Within the Integrar Program, most of our sites also host Integrar Days in conjunction with local authorities. This activity consists of one or two days where community members can receive free services which are not readily accessible in that community. In 2016, over 106,000 people attended Integrar Days, which focused largely on health services, but also offered programming in areas such as education, culture and the environment.

Community Investment Spending: In 2016, Yamana Gold contributed $6.4 million dollars to local communities.


For more information, see indicator EC1 for direct contributions and our 2016 Material Issues Report.

PROCUREMENT PRACTICES

G4-DMA Generic Disclosures on Management Approach See our 2016 Material Issues Report for a full overview of aspects deemed as most material to Yamana and its stakeholders.
G4-EC9 Proportion of spending on local suppliers at significant locations of operation Local and regional supply chains are an important way for our company to add direct and indirect value to our host communities and host governments.

- 96% of all of our purchasing was done within our host countries in 2016

- 44% of our purchasing was regional (includes local); and

-22% was local

We define regional as within the state/province of operation and we define local as our neighboring/host communities, which is defined uniquely by each operation. In some instances, our 'local' communities are those within 5-25km and in other instances, our 'local' communities are as far away as 100km.

ENVIRONMENTAL

MATERIALS

G4-DMA Generic Disclosures on Management Approach See our 2016 Material Issues Report for a full overview of aspects deemed as most material to Yamana and its stakeholders.
G4-EN1 Materials used by weight or volume See tables below for a complete overview of materials used:
Data presented in tonnes
Fazenda Brasileiro MRDM Pilar Minera Florida Chapada Jacobina Mercedes El Peñon Gualcamayo
Caustic soda 227.14 181.28 64.86 6,698.42 0.00 713.87 193.00
Cyanide 2,634.57 1,407.85 764.10 1,704.00 570.98 272.00 1,445.00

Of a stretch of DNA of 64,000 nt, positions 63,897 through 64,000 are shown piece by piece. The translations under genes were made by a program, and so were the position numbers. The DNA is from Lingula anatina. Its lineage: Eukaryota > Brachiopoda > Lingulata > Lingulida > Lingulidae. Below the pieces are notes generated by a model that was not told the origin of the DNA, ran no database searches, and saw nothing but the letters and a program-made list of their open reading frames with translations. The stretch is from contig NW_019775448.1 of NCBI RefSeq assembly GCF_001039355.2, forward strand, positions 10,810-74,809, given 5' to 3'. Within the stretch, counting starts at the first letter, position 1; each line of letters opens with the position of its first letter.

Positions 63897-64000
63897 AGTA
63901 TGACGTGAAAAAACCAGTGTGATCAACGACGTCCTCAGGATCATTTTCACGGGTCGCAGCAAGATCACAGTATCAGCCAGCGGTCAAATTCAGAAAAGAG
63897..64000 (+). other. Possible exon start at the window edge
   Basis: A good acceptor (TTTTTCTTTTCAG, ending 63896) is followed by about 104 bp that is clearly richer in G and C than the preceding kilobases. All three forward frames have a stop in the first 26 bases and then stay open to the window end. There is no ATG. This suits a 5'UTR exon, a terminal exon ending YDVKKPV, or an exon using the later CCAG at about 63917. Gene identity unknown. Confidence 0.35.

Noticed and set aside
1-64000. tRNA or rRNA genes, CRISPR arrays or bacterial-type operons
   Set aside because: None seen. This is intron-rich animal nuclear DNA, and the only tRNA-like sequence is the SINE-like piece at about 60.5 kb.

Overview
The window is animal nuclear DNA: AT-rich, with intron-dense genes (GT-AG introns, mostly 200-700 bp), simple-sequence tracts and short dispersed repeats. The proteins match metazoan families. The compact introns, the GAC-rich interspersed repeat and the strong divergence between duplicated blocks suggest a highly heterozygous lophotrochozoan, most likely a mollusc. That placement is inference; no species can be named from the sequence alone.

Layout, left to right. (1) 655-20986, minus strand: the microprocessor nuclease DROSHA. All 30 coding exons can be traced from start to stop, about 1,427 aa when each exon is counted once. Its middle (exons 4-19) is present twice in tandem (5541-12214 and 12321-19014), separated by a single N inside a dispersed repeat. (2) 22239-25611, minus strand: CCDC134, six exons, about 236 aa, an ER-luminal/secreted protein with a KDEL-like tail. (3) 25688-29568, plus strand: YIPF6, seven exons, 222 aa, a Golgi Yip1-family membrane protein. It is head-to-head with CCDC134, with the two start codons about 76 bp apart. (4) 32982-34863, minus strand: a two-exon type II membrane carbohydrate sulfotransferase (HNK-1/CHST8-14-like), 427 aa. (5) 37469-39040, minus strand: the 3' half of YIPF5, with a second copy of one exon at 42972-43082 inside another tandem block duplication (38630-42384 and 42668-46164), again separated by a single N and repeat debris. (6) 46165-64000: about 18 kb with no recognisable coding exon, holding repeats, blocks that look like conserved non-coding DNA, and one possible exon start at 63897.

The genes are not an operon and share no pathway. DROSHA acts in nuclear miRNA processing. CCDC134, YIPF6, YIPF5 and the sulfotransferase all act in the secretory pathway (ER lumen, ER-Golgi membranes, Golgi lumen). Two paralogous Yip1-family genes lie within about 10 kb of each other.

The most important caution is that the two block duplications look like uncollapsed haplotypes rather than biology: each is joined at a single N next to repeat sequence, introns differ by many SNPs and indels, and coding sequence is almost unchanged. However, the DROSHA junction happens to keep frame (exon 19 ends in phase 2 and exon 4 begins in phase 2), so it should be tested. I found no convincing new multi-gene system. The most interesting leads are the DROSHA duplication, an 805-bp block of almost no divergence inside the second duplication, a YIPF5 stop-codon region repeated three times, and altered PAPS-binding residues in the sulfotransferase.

Explosives (ANFO) 105.94 2,844.92 1,285.95 7,373.35 2,956.80 537.00 2,300.00 4,646.09
Flocculants 50.32 48,365.52 61.60 113.65 3.00 97.42 42.70
Grinding balls 908.80 1,361.40 1,222.20 1,832.24 11,755.00 3,409.30 764.63
HCL 136.22 46.15 110.11 29.79 846.00 223.56 1.19 190.00
Lime 2,061.96 1,406.60 1,478.91 537.41 1,993.00
Tires 20.00 12.60 214.00 364.05 26.56 29.10 1,993.00
Other reagents 1,318.08 3,093.54 18,708.00 836.00 168.78 550.00 13.99
Total materials used 6,145.00 56,931.80 5,329.01 30,586.05 21,177.40 9,646.17 549.75 2,300.00 17,186.81
G4-EN2 Percentage of materials used that are recycled input materials Chapada: 28%
Jacobina: 1%
Penon: 6%

ENERGY

G4-DMA Generic Disclosures on Management Approach Through our materiality process, Climate Change identified as one of the most material issues to Yamana and its stakeholders. This issue encompasses both energy and emissions. For a full outline of our disclosure on our management approach for this issue, see the 2016 Material Issues Report.

Our approach to climate change is three-fold. The first feature of our strategy is adaptation. We monitor existing climatic changes and extreme weather events that could affect our operations, and modify our facilities as required. With the possibility for more extreme weather events, we regularly monitor and examine our operations to ensure that they are prepared to withstand such events.

The second feature is mitigation, which involves the management of energy efficiency. We have energy efficiency programs across our operations that focus on decreasing fossil fuels use, and reducing our carbon footprint wherever possible. We recognize that focusing on decreasing fossil fuels use is important. However, aging trucks and equipment, as well as operations that require deeper and longer transport routes require more energy.

The third feature is preparedness, which is closely related to adaptation. Each of our operations has developed an emergency preparedness and response plan to address extreme weather events and other foreseeable crises and emergencies. This plan, which is periodically updated and tested, ensures that in the occurrence of extreme events, site personnel and local communities are aware of roles and responsibilities of all parties and are trained accordingly.
G4-EN3 Energy consumption within the organization Fuels include:
●Diesel
●Gasoline
●Propane
●Natural Gas
See table below: